Countdown To Brexit: Importers, Exporters, Customs And VAT

The United Kingdom is supposed to leave the EU on Friday 29th March. The date may shift, but the challenges still remain ...

HMRC has released guidance for a no-deal Brexit. Yes, the Government want to make the transition from EU member to 'third country' as easy as possible, so businesses need to act now. If you are an importer or exporter, the biggest change for you in the event of a no-deal Brexit is that the United Kingdom is no longer a member of the EU's Customs Union

"This will affect your VAT considerably!"

If you're sourcing goods from the EU, there will be more paperwork to complete and more checks at the border. There may also be increased customs duties and your VAT cashflow will be affected when you have to pay VAT and duties on entry rather than through your normal quarterly return.

The Government has introduced two measures to help reduce the impact of this change:

The Government has also supplemented its new draft customs rules with a transitional simplified procedures regime which is designed to ease the burdens on importers as they ready the new customs processes. If you apply and are accepted, you can clear customs inland and post-import.

"What about leaving the EU's VAT Union?"

Our domestic VAT laws are linked with our membership of the European Union. Some aspects of UK VAT law will be straightforward to untangle, however, a number of areas will have a real impact on your VAT bill.

UK based financial services companies will see radical policy changes to their VAT recovery although it has been suggested they will see an improvement in their VAT position if we leave on no-deal as they can reclaim VAT on exempt transactions within the EU.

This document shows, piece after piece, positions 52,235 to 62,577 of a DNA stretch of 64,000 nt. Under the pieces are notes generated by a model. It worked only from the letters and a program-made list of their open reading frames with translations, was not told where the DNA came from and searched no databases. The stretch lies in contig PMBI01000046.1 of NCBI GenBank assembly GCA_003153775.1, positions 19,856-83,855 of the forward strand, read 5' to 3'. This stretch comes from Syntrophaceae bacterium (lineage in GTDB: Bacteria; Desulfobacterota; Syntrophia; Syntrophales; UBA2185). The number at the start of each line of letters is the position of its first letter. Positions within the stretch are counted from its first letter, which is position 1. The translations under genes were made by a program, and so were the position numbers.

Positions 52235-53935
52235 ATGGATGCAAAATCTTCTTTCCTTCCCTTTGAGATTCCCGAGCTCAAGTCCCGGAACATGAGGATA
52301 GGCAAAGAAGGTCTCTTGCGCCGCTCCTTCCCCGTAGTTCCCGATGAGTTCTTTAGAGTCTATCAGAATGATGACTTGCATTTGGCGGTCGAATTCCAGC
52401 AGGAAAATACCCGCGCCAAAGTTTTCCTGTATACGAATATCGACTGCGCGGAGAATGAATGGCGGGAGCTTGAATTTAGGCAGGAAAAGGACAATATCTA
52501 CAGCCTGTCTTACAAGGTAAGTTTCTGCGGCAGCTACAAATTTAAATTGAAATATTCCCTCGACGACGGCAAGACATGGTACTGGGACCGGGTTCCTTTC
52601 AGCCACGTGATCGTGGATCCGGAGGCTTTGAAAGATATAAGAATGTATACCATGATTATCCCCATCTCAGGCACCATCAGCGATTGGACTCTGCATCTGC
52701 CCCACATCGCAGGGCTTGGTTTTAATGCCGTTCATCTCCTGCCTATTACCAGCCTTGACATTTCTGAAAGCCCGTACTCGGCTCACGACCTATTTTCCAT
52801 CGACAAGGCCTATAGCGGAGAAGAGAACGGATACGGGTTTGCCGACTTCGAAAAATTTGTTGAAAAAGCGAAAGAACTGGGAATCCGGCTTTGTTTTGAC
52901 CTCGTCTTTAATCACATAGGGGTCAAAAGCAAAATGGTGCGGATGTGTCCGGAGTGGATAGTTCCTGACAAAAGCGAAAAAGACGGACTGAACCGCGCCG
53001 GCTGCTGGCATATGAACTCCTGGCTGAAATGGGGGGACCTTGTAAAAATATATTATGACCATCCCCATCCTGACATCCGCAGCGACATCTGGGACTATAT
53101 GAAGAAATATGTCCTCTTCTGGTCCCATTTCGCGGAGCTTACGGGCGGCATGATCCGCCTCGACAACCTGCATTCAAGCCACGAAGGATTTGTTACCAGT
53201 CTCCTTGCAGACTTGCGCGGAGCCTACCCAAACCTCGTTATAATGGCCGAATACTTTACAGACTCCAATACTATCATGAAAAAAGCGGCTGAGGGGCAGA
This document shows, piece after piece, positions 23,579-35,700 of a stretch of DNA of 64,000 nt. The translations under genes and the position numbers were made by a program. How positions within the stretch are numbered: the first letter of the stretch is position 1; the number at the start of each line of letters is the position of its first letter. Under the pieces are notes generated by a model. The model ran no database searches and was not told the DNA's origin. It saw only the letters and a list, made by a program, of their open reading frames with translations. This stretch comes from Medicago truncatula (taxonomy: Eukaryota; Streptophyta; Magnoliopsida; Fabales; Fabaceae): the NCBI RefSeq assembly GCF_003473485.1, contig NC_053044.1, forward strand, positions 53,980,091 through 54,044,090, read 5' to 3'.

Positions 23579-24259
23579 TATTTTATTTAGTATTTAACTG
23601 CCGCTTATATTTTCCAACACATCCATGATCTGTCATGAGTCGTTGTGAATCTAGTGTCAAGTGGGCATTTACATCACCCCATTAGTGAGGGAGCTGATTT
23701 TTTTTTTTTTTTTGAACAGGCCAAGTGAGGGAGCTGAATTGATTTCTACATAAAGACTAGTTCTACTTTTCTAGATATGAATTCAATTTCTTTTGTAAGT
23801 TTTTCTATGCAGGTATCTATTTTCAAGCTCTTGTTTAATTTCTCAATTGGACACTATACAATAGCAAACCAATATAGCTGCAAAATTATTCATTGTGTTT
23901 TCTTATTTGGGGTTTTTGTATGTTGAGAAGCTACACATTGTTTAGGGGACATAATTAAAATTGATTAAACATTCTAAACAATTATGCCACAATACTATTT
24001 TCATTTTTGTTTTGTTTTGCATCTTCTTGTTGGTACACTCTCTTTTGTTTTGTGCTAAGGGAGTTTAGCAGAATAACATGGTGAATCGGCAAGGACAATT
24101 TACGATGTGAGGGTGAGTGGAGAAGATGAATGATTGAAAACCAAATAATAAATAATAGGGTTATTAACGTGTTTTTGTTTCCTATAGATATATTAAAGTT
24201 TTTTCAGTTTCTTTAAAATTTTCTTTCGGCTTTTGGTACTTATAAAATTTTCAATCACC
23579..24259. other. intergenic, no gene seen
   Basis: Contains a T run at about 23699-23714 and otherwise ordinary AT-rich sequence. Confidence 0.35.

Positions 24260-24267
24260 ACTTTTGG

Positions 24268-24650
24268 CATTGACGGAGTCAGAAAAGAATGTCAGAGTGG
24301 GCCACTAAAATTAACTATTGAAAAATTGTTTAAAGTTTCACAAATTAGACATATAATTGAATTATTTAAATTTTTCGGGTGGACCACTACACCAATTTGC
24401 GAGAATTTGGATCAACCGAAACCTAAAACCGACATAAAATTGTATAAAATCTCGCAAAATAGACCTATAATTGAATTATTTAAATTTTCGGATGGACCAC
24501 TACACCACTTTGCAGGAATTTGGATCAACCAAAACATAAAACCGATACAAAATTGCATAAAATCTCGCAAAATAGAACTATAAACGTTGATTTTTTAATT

UK businesses trading within the EU may need to appoint a representative in the EU to file VAT returns and for paying or reclaiming EU based VAT.

"What should I do now?"

If you are trading goods with EU countries and do not have an Economic Operator Registration and Identification (EORI) number, get your application in as soon as possible and consider applying for AEO status. You can then choose which of the fast-tracks regimes you want to apply for.

And if you recover VAT from EU countries, you should make your 2018 claims before 29th March to avoid this VAT suddenly becoming a cost. Any claims made after the 29th (or whatever date we leave with a no-deal on) will need to be made via an EU representative, as discussed above.

And finally, if you charge EU VAT to customers using the Mini One Stop Shop (MOSS) system should transfer to a non-EU business scheme as soon as possible, registering for one in a European Union member country.

If you feel inspired to find out more about anything I've said here, do call me on 01908 774320 or leave a comment below and I'll be in touch as soon as I can.